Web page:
Getting around the city, however, is pretty cheap; metro tickets in bulk are less expensive. If you’re planning on staying in the city for a few days, a Silver Card costs 25 AED ($7) but 19 AED will remain on the card as trip credit. This card is rechargeable and can be used on most transport services.
You can also take a taxi but these are more expensive. A short trip will cost you around $3 but the price increases per kilometre. Dubai relies very heavily on taxis so you’ll probably need to take one at some point.
It’s really your accommodation costs that will set you back. Dubai does not have too many cheap places to sleep. So unless you are Couchsurfing or have friends in the city, expect that your hostel will be the most expensive part of your day.
A Daily Budget in Dubai
Not sure how much it’s going to cost you in Dubai? Here’s a rough estimate…
|Expense||Broke Backpacker||Frugal Traveller||Creature of Comfort|
|Total Per Day||$85||$190||$430|
A Few Free Things to Do in Dubai
In the spirit of being a broke backpacker, it’s worth keeping an eye on the FREEEEE things to do in Dubai! Luckily, there are a ton of options.
- Dubai Creek: Walking around Dubai Creek is a free activity that is also one of the most romantic things to do in Dubai. Here you can see how old meets new and marvel at the incredible architecture or just enjoy being by the water.
- Beaches: Public beaches are free, but be sure to check the rules to see whether you can swim or wander around in a bikini. If you want to have total freedom, you will have to pay for a resort beach. That being said, Kite Beach is a great free beach to wander along and watch all the kite surfing.
- The Dubai Fountain: Every day from 6pm the Dubai Fountain has a light and water show that is free to watch.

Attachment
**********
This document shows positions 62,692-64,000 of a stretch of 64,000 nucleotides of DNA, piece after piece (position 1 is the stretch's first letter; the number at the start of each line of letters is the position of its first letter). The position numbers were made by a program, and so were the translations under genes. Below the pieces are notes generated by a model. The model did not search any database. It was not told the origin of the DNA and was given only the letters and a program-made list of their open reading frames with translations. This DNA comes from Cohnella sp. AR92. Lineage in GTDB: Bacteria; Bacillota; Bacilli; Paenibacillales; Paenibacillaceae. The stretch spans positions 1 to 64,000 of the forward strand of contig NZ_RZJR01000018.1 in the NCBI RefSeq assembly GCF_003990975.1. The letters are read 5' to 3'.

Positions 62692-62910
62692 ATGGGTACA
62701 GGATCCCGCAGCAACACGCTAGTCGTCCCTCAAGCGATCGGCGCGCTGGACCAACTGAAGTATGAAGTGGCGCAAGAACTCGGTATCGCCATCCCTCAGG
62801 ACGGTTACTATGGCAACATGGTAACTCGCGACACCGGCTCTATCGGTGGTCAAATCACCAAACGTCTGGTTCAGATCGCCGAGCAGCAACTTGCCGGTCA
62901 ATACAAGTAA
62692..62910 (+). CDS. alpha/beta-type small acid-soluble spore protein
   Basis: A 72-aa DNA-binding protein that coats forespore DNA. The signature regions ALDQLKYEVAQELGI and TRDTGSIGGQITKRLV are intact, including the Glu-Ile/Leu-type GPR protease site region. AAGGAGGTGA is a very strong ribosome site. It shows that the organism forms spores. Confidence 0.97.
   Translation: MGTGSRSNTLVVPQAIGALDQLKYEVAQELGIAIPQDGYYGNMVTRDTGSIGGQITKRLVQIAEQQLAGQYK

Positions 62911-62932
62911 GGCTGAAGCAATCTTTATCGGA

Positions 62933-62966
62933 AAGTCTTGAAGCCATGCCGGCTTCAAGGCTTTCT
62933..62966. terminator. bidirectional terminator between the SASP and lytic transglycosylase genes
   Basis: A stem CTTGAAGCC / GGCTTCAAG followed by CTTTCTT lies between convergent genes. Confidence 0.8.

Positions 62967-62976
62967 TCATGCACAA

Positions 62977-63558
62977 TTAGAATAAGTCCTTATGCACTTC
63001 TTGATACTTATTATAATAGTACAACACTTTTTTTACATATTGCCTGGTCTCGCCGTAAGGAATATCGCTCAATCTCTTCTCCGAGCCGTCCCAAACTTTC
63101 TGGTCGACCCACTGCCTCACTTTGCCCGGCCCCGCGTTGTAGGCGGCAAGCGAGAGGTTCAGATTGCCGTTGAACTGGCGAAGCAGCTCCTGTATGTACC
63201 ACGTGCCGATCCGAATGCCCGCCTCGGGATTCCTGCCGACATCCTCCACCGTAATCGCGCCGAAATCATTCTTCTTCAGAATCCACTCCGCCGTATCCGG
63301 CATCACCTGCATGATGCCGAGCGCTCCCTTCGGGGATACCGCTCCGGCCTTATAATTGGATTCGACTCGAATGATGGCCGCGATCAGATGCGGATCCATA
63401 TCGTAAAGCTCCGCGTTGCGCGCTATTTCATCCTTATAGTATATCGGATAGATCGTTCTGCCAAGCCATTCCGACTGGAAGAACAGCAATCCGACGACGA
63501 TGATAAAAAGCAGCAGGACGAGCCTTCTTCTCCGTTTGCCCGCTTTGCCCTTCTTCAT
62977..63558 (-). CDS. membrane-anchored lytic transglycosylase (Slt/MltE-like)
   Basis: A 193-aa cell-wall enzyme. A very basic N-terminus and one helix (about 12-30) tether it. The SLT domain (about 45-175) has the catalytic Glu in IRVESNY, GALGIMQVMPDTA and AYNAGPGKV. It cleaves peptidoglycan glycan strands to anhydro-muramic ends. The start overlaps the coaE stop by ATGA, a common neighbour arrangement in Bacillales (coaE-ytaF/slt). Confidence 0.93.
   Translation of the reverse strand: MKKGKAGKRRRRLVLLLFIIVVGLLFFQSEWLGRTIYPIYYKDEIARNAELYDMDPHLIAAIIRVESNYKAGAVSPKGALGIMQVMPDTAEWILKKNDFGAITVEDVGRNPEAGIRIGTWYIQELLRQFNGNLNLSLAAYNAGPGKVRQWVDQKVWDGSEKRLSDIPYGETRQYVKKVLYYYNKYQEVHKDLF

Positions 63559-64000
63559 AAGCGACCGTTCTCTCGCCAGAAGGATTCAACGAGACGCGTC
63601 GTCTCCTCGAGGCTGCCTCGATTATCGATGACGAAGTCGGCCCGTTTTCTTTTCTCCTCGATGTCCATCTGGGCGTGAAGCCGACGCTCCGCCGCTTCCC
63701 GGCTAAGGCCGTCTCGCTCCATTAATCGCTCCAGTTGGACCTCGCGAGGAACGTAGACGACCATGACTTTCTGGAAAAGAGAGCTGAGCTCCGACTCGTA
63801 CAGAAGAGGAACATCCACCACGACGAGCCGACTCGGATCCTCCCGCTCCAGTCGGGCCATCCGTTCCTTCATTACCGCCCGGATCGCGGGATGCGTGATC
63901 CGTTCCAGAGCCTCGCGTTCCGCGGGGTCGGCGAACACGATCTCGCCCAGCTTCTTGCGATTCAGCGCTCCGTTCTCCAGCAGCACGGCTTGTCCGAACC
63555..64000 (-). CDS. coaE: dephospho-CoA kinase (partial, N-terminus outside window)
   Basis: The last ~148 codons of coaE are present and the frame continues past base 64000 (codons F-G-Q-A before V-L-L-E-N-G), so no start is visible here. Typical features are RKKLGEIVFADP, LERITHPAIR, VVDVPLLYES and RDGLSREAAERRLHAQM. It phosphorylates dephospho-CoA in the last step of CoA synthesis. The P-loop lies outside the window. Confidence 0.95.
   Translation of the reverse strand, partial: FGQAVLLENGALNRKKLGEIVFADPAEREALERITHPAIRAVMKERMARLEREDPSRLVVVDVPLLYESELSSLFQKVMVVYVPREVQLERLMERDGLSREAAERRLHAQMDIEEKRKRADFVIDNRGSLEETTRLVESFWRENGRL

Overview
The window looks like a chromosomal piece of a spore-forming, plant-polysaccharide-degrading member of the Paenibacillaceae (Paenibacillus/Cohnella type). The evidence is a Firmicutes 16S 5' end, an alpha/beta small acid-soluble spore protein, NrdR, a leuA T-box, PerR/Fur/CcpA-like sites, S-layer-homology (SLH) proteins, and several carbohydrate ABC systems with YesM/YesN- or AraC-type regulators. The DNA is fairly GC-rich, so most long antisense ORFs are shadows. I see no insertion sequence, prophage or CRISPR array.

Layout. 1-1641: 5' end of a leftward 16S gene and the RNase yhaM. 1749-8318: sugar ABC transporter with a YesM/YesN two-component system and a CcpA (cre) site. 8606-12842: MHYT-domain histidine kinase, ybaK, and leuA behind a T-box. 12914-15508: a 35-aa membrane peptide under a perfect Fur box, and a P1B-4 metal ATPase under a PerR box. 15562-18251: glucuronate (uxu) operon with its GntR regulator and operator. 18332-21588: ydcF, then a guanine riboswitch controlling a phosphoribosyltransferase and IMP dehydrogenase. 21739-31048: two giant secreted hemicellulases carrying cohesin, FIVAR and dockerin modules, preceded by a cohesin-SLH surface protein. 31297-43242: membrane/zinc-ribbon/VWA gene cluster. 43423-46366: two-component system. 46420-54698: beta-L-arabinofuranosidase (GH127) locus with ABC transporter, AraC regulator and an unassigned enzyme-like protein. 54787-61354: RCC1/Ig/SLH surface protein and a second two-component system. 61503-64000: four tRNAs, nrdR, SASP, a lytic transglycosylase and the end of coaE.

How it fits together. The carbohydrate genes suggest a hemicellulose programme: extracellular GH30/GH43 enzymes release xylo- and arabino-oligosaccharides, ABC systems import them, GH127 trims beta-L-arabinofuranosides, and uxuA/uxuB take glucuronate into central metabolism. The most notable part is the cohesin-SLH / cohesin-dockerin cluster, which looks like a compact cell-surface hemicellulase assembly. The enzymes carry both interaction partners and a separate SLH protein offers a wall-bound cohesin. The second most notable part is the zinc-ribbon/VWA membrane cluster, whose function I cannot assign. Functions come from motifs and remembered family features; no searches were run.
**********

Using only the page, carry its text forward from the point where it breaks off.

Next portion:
- The Grand Mosque: The mosque is free to visit, but note that non-Muslims cannot enter the main mosque. Still, exploring the gardens and grounds is free.
Dubai on a Budget – A Few Tips and Tricks
Dubai can be hugely pricey if you are not careful. Just eating out can eat up your daily budget. You need to pull out all the budget backpacking tips in order to be able to afford a bed for the night!
That being said, visiting Dubai on a budget is not out of the question – especially if you keep these tricks and tips in mind:
- Use the metro. Who needs the stress of getting an Uber when the metro is so cheap? You can also get a Silver card which makes it even cheaper.
- Buy food from the supermarket and cook. You can save a lot of money by cooking meals yourself. Dining out in Dubai, even in Mcdonalds, is expensive.
- Try Couchsurfing. Trying your hand at Couchsurfing opens up a whole new way of experiencing the city. Yes, you save a little money on accommodation costs, but more importantly, you make new friends in a foreign city! Though do remember that unmarried men and women cannot sleep in the same place, so be sure to choose a host of the same gender as you.
- Use a GoDubai Card to see attractions: This card allows you to enter a ton of attractions without paying individual fees, so if you want to see a lot of places this could save you some money.
Why You Should Travel to Dubai With a Water Bottle